If you have a few minutes, I would encourage you to check out his site. This particular clip doesn’t cover the entire story, but I thought it was worth sharing and happens to feature my primary oncologist, Dr. Peter Curtin, who was Clay’s doctor as well:

To Clay: Thanks for being the person you are, and for reminding us all of the opportunity that exists in every challenge.


P.S. I have to thank the love of my life Natasha Moshirian for secretly setting up this visit.  When Clay walked in and introduced himself, I think my jaw hit the floor.  Thanks Tash!

Treatment Update: M-I-Z-Z-O-U Thank You!

Team Tyler Mizzou

Bald head, Mizzou shorts

Belated happy new year to everyone, and greetings from Room 356 West at Thornton Hospital.  I’m back for round 1B of my Hyper CVAD regimen.  If all goes to plan we’ll get started on chemo this afternoon and I’ll be here for a 4-5 day stay-cation.  Here’s hoping all goes to plan.

I have a lot to be thankful for as 2012 begins, and a lot of thank you notes to write as I pass the time here for the next few days.  Your greeting cards, text messages, emails, words of encouragement, and all around kindness and generosity are helping me to stay positive.  For that, I am grateful.

And I’m feeling love and support, not only from my friends and family, but from people who don’t even know me!  Let me elaborate… Continue reading

Treatment Update: Day 18

Greetings to my big Team Tyler Fam!

I hope this message finds you all happy, healthy, and enjoying the final week of 2011.  I had a fantastic Christmas holiday spent with family and loved-ones.  Santa was waaay too good to me this year.  For a brief period of time on Christmas afternoon, I got to experience the sensation of time-travel, as I was transformed into a ten-year old boy while unwrapping a new bike and stationary trainer.  I’ll be able to take both with me to the hospital for future inpatient treatments, which will be great.

I’m committed to staying as active as possible through this process, but the last few days have been challenging. I’ve been doing my best to listen to my body, and it has been telling me to rest.  I am feeling physically drained.  I got up this afternoon and got my legs moving at the track at UCSD for a bit, and I’m actually feeling pretty good at the moment as I drink a blueberry smoothie packed with proteins, oils, fresh greens, and vitamin-c.  It’s important that I eat as much as possible, as my body is metabolizing calories at a higher rate than normal.  My appetite comes and goes, so the fact that food is tasting good right now is a great sign.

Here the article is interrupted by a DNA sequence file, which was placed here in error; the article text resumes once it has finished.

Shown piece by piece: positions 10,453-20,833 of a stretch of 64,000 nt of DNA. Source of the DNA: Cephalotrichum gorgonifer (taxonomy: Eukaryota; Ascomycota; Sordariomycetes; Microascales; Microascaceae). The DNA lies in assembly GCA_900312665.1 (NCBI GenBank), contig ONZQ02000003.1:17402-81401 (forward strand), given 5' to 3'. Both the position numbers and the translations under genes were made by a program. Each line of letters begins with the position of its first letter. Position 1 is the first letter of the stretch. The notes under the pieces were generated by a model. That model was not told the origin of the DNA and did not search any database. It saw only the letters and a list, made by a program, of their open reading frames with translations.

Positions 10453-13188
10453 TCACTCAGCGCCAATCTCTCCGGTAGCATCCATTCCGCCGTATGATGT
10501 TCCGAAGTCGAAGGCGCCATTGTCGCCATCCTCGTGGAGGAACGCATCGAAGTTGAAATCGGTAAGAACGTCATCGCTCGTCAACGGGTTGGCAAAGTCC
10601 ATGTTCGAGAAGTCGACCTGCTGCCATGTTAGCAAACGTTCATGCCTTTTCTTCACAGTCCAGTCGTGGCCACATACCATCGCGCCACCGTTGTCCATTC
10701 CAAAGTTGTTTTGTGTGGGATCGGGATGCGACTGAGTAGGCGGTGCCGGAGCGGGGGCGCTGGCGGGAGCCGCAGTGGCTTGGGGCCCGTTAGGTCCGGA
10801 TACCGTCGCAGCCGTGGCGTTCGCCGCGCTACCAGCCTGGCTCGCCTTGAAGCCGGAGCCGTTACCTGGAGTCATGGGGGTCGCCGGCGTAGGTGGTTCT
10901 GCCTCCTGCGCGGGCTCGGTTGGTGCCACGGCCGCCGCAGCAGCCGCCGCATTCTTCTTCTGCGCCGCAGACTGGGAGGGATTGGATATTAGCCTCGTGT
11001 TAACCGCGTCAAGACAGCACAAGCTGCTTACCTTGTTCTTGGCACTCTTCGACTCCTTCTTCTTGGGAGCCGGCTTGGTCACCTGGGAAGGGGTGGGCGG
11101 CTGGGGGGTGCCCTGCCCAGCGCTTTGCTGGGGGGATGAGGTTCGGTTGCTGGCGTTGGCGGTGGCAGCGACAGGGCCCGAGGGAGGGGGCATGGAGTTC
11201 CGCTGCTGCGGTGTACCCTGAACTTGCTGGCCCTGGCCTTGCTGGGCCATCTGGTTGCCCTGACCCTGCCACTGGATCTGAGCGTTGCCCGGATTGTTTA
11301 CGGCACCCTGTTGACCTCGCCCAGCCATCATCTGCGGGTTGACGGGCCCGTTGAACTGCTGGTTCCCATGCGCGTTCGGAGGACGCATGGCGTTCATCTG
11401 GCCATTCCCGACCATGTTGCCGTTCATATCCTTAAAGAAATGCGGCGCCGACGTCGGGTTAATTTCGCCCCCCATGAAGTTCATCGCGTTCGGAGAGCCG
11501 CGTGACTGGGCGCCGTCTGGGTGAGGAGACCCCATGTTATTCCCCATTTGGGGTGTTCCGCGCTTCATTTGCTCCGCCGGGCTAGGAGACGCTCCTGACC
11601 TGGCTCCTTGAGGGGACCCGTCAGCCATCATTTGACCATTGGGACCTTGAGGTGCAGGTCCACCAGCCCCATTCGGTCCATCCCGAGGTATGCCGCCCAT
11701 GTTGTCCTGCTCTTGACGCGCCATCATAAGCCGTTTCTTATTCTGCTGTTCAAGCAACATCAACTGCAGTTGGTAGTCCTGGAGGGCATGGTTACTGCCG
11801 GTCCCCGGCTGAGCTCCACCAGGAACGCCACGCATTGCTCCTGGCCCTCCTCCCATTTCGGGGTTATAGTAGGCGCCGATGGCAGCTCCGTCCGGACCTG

I’m a “Monday-Thursday”, which means tomorrow is my Thursday blood draw.  Twice a week I will be visiting the Moore’s Cancer center for labs and occasional out-patient chemo treatments.  The most important number to watch is my absolute neutrophil count (ANC), which gives us a way to measure the strength of my immune system as it responds to the chemotherapy.  Ideally, after a few days, my count rebounds, and my immune system bounces back to normal–at which time we blast the cancer again with another round of inpatient chemo.

If all goes according to plan, I will be receiving inpatient treatment at Thornton Hospital every 21 days.  And, all is going well so far.  In fact, I just got a voicemail from the hospital confirming my admission on January 2nd for round 1B of my Hyper CVAD regimen.

My hair started falling out in the shower today.  It’s strange.  I knew it was going to happen, but it’s just another one of those “this is real” confirmations.  Tash has been asking to cut my hair for months now, but I never trusted her enough to let her try.  I guess she’s going to have her chance!

Lots of love to you all!

Adding to the Anti-Cancer Arsenal: Thanks Team Tyler!

Greetings and Good Evening Team Tyler,

Today was a good day.  I continue to be humbled and amazed by the outpouring of love and support that I’m feeling from all of you.  I am truly blessed to have so many wonderful, positive, supportive people in my life.  It’s hard to find words to express my gratitude to you all.  THANK YOU.